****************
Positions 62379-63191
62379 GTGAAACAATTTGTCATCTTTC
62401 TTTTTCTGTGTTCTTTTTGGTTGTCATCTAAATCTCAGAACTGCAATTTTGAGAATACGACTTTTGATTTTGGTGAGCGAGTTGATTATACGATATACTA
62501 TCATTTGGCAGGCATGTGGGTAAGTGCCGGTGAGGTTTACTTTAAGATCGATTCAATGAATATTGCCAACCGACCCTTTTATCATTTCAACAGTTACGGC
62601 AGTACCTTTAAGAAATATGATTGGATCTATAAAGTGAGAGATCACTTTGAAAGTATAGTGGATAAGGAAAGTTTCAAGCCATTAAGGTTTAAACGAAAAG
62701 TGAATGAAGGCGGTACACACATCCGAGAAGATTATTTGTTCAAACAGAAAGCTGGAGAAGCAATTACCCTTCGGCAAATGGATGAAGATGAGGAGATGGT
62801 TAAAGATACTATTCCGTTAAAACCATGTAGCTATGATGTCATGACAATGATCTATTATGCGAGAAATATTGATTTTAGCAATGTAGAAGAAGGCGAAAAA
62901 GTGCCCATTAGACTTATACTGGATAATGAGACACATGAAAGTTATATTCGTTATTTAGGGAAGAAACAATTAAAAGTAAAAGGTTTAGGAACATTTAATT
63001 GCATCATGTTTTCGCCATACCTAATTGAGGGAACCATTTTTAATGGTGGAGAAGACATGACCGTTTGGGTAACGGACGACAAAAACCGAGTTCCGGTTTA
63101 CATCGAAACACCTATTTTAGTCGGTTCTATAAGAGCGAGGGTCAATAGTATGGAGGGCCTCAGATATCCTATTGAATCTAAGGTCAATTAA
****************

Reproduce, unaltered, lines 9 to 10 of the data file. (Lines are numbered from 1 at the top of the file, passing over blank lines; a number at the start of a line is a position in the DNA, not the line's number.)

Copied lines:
63001 GCATCATGTTTTCGCCATACCTAATTGAGGGAACCATTTTTAATGGTGGAGAAGACATGACCGTTTGGGTAACGGACGACAAAAACCGAGTTCCGGTTTA
63101 CATCGAAACACCTATTTTAGTCGGTTCTATAAGAGCGAGGGTCAATAGTATGGAGGGCCTCAGATATCCTATTGAATCTAAGGTCAATTAA